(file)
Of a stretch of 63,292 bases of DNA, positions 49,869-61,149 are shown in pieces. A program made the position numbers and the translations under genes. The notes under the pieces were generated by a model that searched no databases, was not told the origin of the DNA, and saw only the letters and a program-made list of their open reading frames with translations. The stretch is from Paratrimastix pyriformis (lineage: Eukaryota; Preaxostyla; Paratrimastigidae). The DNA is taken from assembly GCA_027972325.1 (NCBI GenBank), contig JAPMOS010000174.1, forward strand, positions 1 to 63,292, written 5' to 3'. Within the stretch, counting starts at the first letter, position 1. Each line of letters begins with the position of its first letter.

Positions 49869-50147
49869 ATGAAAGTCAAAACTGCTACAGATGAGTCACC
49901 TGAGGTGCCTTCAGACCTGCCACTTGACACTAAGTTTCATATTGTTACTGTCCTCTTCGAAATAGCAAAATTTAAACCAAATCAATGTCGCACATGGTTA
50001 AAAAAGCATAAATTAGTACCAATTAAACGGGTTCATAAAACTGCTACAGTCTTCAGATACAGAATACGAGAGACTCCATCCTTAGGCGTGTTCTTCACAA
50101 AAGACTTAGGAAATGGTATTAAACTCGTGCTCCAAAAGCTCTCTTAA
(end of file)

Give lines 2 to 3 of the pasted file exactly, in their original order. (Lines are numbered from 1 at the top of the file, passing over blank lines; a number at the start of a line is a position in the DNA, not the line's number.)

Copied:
Positions 49869-50147
49869 ATGAAAGTCAAAACTGCTACAGATGAGTCACC